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Math Help - Linear approximation

  1. #1
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    Linear approximation

    Let f:\mathbb R^2\to\mathbb R so that f(x,y)=(s,t)=\left( x+\dfrac{1}{2}\arctan y,y+\dfrac{1}{2}\arctan x \right)

    Find the linear approximation of f^{-1} on a neighborhood of (s_0,t_0)=f(0,1).

    Don't worry about the invertibility, that was another question which I solved, but now I need help with this one, I don't get how to solve it.
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  2. #2
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    By the chain rule, we get that Df(0,1)\circ Df^{-1}(s_0,t_0)=I.
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  3. #3
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    Okay... but, I don't know how to relate it to find the linear approximation.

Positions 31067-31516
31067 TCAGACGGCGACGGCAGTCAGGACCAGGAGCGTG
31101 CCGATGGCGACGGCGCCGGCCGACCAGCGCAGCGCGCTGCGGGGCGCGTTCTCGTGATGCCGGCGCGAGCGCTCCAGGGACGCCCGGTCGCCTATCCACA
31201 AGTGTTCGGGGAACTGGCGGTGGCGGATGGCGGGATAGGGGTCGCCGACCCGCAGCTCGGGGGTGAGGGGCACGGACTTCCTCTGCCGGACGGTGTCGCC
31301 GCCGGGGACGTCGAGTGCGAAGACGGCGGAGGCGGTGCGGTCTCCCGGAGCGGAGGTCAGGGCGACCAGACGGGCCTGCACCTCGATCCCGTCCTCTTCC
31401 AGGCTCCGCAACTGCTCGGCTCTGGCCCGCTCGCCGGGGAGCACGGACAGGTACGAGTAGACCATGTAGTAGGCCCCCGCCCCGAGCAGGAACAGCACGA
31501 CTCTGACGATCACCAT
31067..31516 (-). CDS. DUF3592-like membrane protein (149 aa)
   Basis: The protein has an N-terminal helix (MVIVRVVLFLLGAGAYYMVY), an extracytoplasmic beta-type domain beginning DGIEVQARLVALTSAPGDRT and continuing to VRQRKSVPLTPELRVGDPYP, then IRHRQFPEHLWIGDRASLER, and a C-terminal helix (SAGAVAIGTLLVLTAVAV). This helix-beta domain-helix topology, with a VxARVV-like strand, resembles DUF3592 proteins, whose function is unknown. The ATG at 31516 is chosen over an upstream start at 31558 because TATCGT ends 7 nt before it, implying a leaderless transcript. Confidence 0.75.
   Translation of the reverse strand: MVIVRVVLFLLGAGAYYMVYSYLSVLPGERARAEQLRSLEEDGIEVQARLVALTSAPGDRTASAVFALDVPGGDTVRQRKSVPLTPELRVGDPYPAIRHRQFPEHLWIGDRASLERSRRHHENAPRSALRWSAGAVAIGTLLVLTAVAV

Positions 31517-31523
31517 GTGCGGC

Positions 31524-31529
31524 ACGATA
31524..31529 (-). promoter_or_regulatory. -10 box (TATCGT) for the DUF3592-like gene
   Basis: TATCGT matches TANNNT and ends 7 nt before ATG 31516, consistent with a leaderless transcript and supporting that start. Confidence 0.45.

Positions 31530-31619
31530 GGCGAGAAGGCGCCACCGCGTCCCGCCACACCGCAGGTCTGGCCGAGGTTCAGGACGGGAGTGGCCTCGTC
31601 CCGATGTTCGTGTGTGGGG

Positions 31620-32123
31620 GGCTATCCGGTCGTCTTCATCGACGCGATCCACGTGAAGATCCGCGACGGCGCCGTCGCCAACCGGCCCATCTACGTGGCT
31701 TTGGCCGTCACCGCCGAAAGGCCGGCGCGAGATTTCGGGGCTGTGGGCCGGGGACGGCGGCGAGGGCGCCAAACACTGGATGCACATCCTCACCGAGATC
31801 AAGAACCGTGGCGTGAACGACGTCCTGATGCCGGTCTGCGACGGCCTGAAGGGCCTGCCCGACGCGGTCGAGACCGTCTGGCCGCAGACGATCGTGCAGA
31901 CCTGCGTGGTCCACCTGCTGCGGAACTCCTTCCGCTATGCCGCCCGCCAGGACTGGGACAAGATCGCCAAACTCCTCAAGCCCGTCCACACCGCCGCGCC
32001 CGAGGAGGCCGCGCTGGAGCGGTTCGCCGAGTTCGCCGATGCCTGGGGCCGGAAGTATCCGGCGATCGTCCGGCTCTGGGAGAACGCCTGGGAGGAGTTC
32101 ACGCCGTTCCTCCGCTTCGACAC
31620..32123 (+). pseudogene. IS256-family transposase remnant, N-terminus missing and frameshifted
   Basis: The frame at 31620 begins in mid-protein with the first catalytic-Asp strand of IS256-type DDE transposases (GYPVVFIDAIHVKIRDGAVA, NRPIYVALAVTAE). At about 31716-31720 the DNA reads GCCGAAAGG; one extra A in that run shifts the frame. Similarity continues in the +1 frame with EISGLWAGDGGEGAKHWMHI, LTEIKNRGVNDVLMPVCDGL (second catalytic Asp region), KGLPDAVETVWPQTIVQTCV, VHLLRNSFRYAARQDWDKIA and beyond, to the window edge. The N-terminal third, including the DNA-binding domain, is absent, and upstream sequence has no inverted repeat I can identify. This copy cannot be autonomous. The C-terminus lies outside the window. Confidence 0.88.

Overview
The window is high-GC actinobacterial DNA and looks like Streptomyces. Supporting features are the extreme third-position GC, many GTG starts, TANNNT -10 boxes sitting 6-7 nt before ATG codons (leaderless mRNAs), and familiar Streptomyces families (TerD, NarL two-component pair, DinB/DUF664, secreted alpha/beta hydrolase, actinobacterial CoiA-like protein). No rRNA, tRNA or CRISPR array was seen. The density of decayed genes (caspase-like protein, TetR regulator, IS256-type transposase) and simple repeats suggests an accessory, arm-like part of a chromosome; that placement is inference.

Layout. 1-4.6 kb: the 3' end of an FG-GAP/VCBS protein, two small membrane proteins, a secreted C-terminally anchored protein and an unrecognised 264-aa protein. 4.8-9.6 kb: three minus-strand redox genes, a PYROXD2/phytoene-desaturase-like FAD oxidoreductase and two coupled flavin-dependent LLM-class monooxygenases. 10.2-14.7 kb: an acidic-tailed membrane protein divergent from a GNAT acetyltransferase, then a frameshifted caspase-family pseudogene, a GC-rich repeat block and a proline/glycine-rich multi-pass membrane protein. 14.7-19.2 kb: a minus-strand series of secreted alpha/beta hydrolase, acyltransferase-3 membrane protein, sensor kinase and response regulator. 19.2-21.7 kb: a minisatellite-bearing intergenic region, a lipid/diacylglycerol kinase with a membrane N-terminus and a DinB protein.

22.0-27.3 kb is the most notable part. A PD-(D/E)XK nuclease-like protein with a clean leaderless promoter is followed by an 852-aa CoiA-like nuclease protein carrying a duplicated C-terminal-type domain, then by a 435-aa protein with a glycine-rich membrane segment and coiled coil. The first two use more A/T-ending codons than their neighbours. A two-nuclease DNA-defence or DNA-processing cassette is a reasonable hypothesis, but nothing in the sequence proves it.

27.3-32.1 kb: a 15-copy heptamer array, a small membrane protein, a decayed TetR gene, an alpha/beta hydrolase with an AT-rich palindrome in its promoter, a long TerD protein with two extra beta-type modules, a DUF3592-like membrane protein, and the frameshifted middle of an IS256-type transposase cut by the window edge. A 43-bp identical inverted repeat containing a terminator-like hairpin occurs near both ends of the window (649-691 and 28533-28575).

If you could help me a bit more.
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  4. #4
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    It's pretty straightforward: Since that relation gives that the derivatives involved are invertible we get Df^{-1}(s_0,t_0)=Df(0,1)^{-1}
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  5. #5
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    Oh, now I get, so I just need to compute the inverse but do I need to multiply it by a vector or something?
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  6. #6
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    The linear approximation to g(x, y) at (x_0, y_0) is g(x_0, y_0)+ D_g(x_0, y_0)(x, y) where the last term is the product of the matrix D_g(x_0, y_0) with the vector (x, y).
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